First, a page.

Spotting A Fake Rolex

Fakes and Replica’s DO hurt people. Many people tell me of how they have bought watches in good faith that turn out not to be genuine. I NEVER want to this to happen to my readers and so have compiled a few points of reference.

If you own or may be purchasing a Rolex please heed some advice I have for honest people wanting to buy the genuine article;

1. Modern Rolex watches are fitted with a sapphire crystal which is a very robust scratch-resistant glass that can only be scratched with a diamond. Earlier examples have plastic acrylic crystals however they should only be fitted to early 1980’s models.

2. The ‘cyclops’ date window in a real version is dead centred above the number. Run through the numbers on the date-wheel to see if the numbers look consistent in font and size. Compare the magnification of the dates on the watch to another.

3. The quality of the printing on modern watch dials (face of the watch) should be excellent, with indicators and type evenly spaced and no fuzzy edges.

4. The genuine Rolex movement sweeps smoothly round at about 28,800 revs per hour – each second is broken down into eight steps. Even when a fake uses a Swiss-made movement, the second hand’s ticking is usually visibly jerky.

5. Over where ‘Swiss made’ appears, the brand’s logo is laser-etched into the crystal. In a genuine Rolex, this is made up of hundreds of dots set at different heights throughout the crystal (so it doesn’t create a weakness in the glass) and as such is barely visible – to see it clearly you have to look through a loupe (the small magnifying glass used by jewellers and watchmakers).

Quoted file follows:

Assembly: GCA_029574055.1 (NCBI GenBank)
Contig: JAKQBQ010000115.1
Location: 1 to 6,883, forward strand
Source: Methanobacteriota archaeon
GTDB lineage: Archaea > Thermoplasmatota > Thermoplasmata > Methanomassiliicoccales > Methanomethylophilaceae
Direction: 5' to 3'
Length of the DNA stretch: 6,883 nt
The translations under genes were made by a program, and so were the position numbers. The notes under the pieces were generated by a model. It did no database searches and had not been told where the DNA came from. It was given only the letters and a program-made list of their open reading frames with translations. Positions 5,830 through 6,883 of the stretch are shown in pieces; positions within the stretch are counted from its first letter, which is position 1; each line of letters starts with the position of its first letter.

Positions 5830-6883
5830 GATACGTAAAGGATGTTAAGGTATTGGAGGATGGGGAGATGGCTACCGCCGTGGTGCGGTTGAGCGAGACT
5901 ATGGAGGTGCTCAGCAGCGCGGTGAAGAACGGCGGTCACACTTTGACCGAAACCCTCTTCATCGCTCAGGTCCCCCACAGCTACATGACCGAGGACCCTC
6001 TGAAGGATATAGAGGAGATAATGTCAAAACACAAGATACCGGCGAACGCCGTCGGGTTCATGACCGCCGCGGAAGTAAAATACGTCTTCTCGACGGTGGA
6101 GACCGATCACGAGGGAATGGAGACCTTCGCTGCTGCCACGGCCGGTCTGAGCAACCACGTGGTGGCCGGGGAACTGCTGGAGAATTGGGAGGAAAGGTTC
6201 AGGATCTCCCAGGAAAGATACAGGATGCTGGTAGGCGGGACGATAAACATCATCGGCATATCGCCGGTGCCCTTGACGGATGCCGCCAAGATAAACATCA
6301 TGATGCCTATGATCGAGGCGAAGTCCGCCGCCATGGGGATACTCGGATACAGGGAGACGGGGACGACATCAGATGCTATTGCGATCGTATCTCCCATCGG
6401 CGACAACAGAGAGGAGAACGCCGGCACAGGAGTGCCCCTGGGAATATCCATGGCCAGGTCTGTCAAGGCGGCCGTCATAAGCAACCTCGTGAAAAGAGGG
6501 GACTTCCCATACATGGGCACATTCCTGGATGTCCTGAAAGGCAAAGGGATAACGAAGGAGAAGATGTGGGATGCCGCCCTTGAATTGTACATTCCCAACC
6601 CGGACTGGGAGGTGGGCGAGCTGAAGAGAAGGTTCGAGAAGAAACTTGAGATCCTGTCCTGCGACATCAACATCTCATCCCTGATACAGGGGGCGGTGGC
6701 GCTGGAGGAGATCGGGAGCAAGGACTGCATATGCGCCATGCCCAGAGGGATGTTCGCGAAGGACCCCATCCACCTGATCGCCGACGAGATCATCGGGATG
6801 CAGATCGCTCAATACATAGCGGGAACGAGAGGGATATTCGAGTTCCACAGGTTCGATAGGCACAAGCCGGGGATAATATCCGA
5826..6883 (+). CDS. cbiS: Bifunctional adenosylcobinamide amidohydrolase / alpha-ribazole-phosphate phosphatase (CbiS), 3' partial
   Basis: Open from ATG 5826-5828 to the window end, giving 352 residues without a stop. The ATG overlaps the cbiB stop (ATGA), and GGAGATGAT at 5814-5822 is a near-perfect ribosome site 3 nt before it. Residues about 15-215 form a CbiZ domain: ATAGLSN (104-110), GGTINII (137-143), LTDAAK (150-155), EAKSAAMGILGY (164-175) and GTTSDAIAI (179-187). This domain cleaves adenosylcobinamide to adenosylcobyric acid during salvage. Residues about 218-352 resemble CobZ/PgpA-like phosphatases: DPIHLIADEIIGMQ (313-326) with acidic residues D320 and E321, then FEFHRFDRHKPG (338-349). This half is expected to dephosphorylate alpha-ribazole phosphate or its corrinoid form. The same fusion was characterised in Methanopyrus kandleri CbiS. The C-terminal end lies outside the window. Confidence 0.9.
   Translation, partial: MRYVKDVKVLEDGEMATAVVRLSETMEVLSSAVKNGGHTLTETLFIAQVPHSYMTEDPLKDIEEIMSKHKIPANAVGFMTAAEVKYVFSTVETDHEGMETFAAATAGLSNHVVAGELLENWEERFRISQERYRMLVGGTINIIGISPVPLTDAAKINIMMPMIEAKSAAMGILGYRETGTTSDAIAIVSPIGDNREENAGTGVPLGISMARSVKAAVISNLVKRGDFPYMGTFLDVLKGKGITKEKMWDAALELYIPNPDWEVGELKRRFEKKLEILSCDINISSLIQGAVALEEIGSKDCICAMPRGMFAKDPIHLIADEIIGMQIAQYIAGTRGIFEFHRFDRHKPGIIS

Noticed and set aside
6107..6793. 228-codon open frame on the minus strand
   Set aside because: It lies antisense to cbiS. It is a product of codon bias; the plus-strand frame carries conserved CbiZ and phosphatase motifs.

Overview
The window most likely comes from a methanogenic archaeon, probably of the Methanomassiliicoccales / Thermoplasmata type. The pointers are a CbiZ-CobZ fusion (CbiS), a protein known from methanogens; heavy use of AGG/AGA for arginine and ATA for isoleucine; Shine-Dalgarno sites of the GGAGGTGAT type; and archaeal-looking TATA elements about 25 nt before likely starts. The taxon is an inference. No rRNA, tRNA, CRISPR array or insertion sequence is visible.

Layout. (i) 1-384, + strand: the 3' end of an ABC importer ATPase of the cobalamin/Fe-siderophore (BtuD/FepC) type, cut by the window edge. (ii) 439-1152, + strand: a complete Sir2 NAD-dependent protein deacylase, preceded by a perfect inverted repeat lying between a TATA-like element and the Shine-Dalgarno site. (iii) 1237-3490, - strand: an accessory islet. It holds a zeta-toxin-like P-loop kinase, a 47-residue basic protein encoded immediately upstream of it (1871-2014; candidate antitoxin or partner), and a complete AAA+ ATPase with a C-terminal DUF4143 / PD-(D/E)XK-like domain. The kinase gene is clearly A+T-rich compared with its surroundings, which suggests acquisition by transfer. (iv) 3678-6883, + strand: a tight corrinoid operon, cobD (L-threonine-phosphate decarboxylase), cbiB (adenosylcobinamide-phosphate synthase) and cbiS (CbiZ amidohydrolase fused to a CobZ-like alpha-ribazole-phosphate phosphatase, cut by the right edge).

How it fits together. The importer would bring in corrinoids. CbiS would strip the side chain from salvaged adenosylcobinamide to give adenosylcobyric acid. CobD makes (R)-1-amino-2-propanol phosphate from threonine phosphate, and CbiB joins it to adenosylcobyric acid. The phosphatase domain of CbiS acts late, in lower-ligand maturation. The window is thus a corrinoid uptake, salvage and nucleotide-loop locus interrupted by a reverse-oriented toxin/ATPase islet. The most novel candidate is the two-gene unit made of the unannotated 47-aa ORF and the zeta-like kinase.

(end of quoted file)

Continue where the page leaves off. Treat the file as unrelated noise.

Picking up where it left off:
6. If you remove a Rolex bracelet you should find the watch’s case number and model number engraved on the side at six o’clock and 12 o’clock (see my ‘Date your Rolex’ link). Even if the watch has no papers you can identify the model and serial number. Rolex operate a Lost and Stolen register free of change worldwide. If you call with the model and serial number you can check if it is registered as either for your peace of mind.

7. Ensure the crown (the part of the watch that is turned to set the time/date) screws in tightly and firmly. If it doesn’t the watch is either damage or not genuine.

8. A Daytona 24 was never made nor do Rolex engrave model names on the back of their watches ever.’ TO ‘A Daytona 24 was never made

9. Often fakes have dial and bezel (the rotating ring around the face of the watch) in colours that were never produced. For instance a Rolex Submariner will only have a blue bezel or face/dial if it is a gold and steel or fully gold model. If you cannot find it on offer in the same colour combination it is highly likely to be fake.

10. Gold models will NEVER have the gold rub-off. Very few Rolexes are gold plated and that was back in the 1950’s so if gold has rubbed-off and there is a base metal underneath it is very likely to be fake.’

Sadly fakes/replica’s were very poor but now production processes have become more sophisticated.

Good fakes feel substantial, keep decent time and have the patina of high quality. Some are so convincing that the only way to tell they’re fake is to take the back off and look at the movement.

HOWEVER they are produced poorly, break within weeks usually, are poorly sealed (therefore allow water inside causing condensation in the glass) and fund illegal money-laundering operations. I NEVER buy any type of non-genuine watch and urge all my readers to follow suit.

To see and feel the difference visit a local jeweller selling genuine Rolex, Cartier, Audemars Piguet or Hublot watches and Vertu mobile phones. You will soon realise the massive difference between genuine and fake. The sense of achievement in owning a genuine piece is a fantastic notion plus they have a value so when you get bored or would like the cash email or call me for a same-day best cash offer!

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